Country: United States
Director: Aaron Norris
Starring: Chuck Norris, Billy Drago, Paul Perry, John P. Ryan, Richard Jaeckel, Begonya Plaza
Music: Frédéric Talgorn
AKA: Delta Force 2: The Columbian Connection
This follow up to Delta Force is in reality a loose reimagining of the James Bond film, Licence to Kill, which was released a year earlier.
As the film opens, the DEA is out to catch notorious South American drug baron, Ramon Cota (Billy Drago). Cota operates out of the fictitious country of San Carlos, which the US have no extradition treaty with. However, as luck would have it, Cota leave the safe haven of San Carlos for Rio, where he is to attend a masquerade ball. The DEA plan to catch him once and for all, and have a surveillance van is on hand to watch his every move. Cota arrives in a limousine, wearing a silver masking enters the ball and mingles with the guests. The DEA agents surround him and close in. They remove the mask and find that it is not Cota, but a decoy. The real Cota, and several of his heavily arms goons take up a position behind the surveillance van. As the goons open fire, the team inside the van are cut to ribbons. Cota sends a message, saying that was only a warning. It is pointless to trey and capture him.
It appears the DEA need a little help. They call in two members of Delta Force, Colonel Scott McCoy (Chuck Norris) and Major Bobby Chavez (Paul Perri). Their superior is General Taylor, played by Cannon Film regular John P. Ryan (Avenging Force / Runaway Train / Death Wish 4). Taylor has found out that Cota will be flying to Switzerland to deposit his money into a numbered account. The plane will fly over US air space for just a few minutes, near the Florida Keys.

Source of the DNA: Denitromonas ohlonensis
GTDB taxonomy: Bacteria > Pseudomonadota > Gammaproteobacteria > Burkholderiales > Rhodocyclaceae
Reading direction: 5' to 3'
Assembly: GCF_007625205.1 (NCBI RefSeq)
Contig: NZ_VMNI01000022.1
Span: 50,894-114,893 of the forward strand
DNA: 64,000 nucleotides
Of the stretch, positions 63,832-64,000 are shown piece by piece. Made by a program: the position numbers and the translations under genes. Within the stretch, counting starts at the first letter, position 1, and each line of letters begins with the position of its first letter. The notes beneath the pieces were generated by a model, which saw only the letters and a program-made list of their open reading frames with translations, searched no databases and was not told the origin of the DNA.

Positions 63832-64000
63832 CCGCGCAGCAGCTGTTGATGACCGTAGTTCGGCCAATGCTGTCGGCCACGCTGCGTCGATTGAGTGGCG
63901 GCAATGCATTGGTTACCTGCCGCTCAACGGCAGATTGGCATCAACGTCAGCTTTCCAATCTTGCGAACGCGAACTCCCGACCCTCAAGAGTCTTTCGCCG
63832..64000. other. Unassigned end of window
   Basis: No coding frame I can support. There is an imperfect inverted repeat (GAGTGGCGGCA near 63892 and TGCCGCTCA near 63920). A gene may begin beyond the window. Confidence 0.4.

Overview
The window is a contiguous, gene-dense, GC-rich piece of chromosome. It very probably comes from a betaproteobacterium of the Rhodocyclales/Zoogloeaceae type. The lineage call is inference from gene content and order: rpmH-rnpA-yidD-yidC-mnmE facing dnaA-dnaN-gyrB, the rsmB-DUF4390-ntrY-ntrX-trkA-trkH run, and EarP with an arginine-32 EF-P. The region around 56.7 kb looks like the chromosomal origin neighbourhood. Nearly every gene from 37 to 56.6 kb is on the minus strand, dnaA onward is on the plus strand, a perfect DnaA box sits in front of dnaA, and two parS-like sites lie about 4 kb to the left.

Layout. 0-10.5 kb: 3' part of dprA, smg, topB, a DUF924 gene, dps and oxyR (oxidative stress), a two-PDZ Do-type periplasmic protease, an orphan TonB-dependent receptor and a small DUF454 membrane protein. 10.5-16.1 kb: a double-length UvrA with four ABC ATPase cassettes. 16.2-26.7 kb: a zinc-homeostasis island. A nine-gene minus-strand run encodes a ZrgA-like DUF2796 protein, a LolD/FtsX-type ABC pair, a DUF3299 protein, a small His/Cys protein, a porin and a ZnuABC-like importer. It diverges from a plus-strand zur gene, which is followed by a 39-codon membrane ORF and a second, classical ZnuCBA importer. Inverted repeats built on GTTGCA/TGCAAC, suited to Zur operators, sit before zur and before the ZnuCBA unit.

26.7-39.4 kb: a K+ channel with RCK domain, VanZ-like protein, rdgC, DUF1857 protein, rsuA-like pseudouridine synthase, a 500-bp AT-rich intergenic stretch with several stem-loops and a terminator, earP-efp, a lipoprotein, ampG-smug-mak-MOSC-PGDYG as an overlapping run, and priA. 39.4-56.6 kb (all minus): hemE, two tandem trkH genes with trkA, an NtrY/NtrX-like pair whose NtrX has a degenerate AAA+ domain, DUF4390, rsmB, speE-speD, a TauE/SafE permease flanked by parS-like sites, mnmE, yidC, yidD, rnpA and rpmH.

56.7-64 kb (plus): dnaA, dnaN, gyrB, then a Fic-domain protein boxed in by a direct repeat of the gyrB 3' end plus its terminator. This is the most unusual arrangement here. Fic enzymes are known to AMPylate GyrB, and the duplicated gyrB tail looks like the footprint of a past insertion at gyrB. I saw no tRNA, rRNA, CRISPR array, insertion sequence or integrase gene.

McCoy and Chavez manage to smuggle themselves onto the plane, and when it passes over US airspace, they arrest him. Of course, they have to get him off the plane before it is out of their jurisdiction, so McCoy pushes Cota out of the plane. Anyone who has seen Moonraker, will recognise what follows. Later, Cota is brought before a judge, and his bail is set at ten million dollars – which is pocket change to a man like Cota. Chavez, frustrated by a system which will see Cota go free, loses his temper and punches Cota as he leaves the court room. As I mentioned at the top, this film borrows heavily from Licence to Kill, so if you haven’t worked it out yet, Chavez is the sacrificial Felix Leiter character. Cota gets his revenge – and McCoy vows to go in and bring the drug lord down.
While being entertaining in a low brow way, the derivative story content detracts from what may have been a serviceable action flick. Instead the viewer is constantly reminded of better films. Apart from the aforementioned Bond films (Licence to Kill / Moonraker), as Billy Drago is the villain – and he came to prominence as Frank Nitti in The Untouchables, the film also borrows some elements from that film as well. The courtroom scene at the start is reminiscent of the closing of The Untouchables – but here the villain gets away. There is also a replay of the round table scene – sans baseball bat – but non-the-less, you’d have to be blind not to miss the connection.
I have a soft spot for Chuck Norris’ action flicks – but this one doesn’t cut it.